After two years of silence, special counsel and former FBI Director Robert Mueller spoke for 10 minutes Wednesday morning.
By the end, he had resigned and handed his caseload to Congress.
The man who headed the sweeping investigation into Russian interference in the 2016 campaign, the Trump campaign's role and the actions of now-President Trump himself took no questions. He said he hoped this was the last he would have to say about it.
"The report is my testimony," Mueller said. "I would not provide information beyond that which is already public in any appearance before Congress."
Mueller pointed back to the report repeatedly — and drew a line between what he saw as his authority and that of Congress.
He noted that the president was not exonerated of obstruction of justice: "As set forth in the report, after that investigation if we had had confidence that the president clearly did not commit a crime we would have said so."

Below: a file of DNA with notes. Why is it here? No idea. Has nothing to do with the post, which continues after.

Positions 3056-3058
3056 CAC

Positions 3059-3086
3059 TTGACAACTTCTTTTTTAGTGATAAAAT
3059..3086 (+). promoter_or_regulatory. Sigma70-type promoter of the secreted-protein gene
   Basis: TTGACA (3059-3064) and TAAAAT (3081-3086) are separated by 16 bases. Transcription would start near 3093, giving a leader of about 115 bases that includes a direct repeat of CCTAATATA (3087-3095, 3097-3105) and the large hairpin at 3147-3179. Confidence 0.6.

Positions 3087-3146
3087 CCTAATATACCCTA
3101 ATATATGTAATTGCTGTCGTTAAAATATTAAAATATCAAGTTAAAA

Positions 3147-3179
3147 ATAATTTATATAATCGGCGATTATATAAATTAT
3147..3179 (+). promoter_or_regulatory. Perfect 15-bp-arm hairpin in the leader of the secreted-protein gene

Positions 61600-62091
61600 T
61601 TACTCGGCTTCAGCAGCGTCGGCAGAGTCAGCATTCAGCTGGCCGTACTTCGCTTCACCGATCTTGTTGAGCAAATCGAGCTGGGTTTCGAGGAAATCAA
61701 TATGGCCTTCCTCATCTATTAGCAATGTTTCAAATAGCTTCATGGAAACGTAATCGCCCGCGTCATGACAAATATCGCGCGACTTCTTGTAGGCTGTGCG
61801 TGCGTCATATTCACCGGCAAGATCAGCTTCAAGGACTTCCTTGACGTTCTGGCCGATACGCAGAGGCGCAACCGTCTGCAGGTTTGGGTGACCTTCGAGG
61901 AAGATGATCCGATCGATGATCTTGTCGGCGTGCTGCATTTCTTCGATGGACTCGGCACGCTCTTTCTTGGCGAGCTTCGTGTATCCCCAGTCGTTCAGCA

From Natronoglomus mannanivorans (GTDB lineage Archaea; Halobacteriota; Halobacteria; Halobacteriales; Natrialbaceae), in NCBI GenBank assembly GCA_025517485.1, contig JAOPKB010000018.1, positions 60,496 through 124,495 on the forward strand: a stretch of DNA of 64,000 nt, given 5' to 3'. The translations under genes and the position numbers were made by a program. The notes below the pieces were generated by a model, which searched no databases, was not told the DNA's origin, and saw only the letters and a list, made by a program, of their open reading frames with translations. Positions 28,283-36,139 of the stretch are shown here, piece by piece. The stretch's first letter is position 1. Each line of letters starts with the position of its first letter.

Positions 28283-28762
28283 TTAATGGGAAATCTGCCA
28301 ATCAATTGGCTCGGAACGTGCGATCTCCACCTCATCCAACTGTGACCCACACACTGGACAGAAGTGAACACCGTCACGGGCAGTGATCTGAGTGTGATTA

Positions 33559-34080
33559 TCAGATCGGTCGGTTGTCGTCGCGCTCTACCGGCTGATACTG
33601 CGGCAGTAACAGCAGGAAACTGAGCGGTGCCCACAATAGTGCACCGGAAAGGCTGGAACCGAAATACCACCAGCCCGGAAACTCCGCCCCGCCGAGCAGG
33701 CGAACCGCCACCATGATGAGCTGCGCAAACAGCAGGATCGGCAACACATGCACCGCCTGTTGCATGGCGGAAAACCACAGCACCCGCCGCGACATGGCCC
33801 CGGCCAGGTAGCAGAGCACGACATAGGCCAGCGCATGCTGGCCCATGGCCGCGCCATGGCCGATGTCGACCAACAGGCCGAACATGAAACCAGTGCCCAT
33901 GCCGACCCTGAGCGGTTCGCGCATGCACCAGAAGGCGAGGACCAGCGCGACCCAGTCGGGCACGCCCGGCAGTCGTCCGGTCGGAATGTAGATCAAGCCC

Importantly, he reiterated that he felt his team could not pursue charges against the president: "Under long-standing department policy, a president cannot be charged with a federal crime while he is in office. ... Charging the president with a crime was, therefore, not an option we could consider."
Instead, as the report did in writing, he kicked accountability to Congress: "[T]he Constitution requires a process other than the criminal justice system to formally accuse a sitting president of wrongdoing."
In other words, once again, it's over to Congress.